My hospital experience

Ghadir Omran
I recently went to the hospital because I had a flare up of my medical condition. I had to spend some time in the emergency department. I was given medicine to help relieve the pain. The doctors admitted me to the surgical ward for two days. I was interviewed and examined by a lot of people. Many of the doctors had not seen my condition before. I was asked many questions. I found it annoying. When the pain settled down, the doctors were happy to send me home. I learned hospitals can be boring places.
Posted by: 
Ghadir Omran on 08/10/2012
A hospital staff member moving a hospital bed along a corridor.

People like to leave hospitals.

Many of us have to visit the hospital from time to time. Whether it be visiting a loved one or being a patient yourself, hospitals are the one place people wish they could leave as soon as possible.

I was recently hospitalised due to my medical condition and had an interesting experience at the hands of different doctors and nurses. It was made interesting given I am a medical student and the perspective I brought to my own treatment.

Emergency presentation

I woke up in extreme pain and went to the emergency department at the local hospital. After taking my details and giving me some temporary pain relief I waited an hour before seeing someone. My presentation is very similar to a patient presenting with appendicitis. This means the appendix is inflamed and usually needs to be removed to prevent further complications. To test this, the doctor pushes their hand deep into the right side of the abdomen and releases. This was performed on me several times and was excruciating as this is where my flare up occurs.

Of course I knew the pain I was experiencing was very similar to my previous episodes of Familial Mediterranean Fever and I wanted to make sure no surgeons were going to sharpen any scalpels. I explained my condition to the doctors and nurses and was surprised not many of them knew about it. After more pain relief and eight hours of being dazed, I was admitted to the surgical ward so the surgical doctors could keep an eye on me as they were not convinced of my story.

Surgical ward

I spent two days on the surgical ward for observation. On the surgical ward I was seen by the head doctors of four specialties as my condition is rare and they hadn't seen a case such as mine before. I became a source of information for the ward medical staff. I would explain my condition and educate them about my treatment and prognosis. Medical students such as myself came to practice their history taking and examination skills. It was quite interesting to be on the other side of the questions and see it from a patient's point of view. My pain started to settle down and the doctors were finally happy to send me home.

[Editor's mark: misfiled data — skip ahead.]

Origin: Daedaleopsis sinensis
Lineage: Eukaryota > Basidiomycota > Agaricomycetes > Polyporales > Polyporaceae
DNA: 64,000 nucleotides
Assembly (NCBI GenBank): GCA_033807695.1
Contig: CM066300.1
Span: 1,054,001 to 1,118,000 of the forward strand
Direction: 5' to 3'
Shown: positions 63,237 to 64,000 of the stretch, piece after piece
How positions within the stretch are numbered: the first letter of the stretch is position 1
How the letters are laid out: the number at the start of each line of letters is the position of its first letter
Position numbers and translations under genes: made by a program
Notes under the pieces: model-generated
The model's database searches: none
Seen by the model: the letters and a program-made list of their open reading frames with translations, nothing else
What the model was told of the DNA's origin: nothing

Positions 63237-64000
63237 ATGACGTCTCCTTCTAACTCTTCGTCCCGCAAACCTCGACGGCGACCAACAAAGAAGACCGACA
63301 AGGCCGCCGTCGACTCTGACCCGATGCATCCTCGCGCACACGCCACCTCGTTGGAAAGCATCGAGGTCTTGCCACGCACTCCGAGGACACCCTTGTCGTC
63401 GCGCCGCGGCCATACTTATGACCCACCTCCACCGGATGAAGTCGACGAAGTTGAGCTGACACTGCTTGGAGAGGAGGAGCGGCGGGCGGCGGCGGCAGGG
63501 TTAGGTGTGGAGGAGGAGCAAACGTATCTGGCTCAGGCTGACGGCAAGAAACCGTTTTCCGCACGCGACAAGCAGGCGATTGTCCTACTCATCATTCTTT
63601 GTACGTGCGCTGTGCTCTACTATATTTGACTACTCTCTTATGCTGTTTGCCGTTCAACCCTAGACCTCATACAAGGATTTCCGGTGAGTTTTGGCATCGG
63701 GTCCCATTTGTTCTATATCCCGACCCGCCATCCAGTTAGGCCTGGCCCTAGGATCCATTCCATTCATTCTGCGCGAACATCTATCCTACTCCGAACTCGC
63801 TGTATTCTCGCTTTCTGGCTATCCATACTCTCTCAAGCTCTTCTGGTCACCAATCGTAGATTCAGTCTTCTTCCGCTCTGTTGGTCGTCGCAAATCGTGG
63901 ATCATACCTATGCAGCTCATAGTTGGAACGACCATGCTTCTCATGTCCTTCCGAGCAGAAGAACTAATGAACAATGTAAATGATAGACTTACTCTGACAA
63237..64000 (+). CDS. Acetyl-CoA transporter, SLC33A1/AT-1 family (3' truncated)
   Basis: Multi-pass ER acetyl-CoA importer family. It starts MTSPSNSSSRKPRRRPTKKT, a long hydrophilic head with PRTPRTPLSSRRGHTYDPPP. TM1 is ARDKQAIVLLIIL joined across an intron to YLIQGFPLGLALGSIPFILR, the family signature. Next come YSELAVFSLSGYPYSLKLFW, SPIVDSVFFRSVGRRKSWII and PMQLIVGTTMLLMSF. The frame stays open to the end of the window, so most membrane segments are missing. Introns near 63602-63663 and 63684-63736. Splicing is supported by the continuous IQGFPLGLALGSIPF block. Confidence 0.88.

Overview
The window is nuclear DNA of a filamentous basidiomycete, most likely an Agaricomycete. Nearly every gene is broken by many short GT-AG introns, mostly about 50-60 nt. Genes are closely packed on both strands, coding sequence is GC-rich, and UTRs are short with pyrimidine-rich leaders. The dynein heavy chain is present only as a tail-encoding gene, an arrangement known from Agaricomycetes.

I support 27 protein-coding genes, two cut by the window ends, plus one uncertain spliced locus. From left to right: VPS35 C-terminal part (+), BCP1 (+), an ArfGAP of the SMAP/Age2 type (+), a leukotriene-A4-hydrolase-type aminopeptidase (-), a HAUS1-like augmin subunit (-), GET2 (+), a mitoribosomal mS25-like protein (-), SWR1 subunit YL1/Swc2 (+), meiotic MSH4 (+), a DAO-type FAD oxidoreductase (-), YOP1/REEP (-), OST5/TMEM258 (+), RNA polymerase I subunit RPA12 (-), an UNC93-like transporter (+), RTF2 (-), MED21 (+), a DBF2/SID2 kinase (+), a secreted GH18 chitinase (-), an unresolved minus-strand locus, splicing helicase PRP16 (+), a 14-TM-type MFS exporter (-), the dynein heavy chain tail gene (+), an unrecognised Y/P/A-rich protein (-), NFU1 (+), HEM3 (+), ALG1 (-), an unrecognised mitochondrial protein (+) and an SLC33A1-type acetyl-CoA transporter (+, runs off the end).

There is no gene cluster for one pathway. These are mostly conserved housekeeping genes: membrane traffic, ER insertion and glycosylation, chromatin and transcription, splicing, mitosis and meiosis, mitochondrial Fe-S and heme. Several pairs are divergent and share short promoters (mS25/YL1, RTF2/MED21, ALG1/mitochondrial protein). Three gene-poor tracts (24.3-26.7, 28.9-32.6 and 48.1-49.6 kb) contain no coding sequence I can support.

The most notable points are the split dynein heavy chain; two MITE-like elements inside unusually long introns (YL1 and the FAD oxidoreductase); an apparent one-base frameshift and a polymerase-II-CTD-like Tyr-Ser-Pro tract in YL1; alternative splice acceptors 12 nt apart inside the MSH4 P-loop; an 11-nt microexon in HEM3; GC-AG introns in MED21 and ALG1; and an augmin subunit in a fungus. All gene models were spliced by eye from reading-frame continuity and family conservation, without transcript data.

What did I learn?

Upon reflecting on my three days in hospital I learned that:

  • It's very annoying to be asked the same question by 10 different people in one day
  • Pain medication should be given to patients with less hesitation
  • For a patient, a hospital is quite a boring place.

Readers comments (3)

Ah, so familiar! However it must definitely be that little bit more interesting to see if the spec that a medical student yourself. I hope lots of people read this article and share funny anecdotes from hospital. For example, I remember once when the consultants, plastic surgeons, nurses, interns, registrars (I call this group "the cavalry") were doing their morning rounds and arrived in my room just on 7 a.m. and someone swung the curtains open and my eyes were blasted with light. The next thing you know they were all convinced I had photophobia and no one would listen when I said "I just bloody woke up!"

I agree Rachel. Sometimes medicos should stop for a second and think that they are dealing with another human being and not just another abdomen or knee or spine!

Yes it's amazing how their business can tend to exclude basic communication skills i.e. listening! I've gathered that with a lot of nurses and doctors in hospitals, they are so used to correcting patients' mistakes, it has become their automatic means of response (when often the patient is in fact right, despite having no medical knowledge!)

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